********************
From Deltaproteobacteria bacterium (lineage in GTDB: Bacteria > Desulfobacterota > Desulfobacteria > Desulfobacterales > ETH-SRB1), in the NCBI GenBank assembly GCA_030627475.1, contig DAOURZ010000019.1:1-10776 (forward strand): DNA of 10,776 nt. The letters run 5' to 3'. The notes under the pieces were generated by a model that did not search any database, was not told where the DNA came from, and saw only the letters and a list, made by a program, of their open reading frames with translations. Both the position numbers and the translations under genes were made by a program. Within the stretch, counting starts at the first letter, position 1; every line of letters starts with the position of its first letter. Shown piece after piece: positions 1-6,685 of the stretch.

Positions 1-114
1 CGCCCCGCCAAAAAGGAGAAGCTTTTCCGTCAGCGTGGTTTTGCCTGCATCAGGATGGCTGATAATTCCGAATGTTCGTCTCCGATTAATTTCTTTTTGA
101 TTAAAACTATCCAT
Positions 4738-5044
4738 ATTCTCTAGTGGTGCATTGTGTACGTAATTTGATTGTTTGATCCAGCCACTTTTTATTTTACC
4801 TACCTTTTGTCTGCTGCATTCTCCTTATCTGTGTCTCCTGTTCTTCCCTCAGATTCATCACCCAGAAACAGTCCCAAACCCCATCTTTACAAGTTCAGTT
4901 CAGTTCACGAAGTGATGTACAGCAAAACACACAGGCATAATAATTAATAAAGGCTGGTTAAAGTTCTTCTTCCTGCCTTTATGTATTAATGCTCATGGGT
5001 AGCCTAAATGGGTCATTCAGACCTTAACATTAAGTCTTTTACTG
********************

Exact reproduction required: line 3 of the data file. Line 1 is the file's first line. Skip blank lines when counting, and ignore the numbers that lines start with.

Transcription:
1 CGCCCCGCCAAAAAGGAGAAGCTTTTCCGTCAGCGTGGTTTTGCCTGCATCAGGATGGCTGATAATTCCGAATGTTCGTCTCCGATTAATTTCTTTTTGA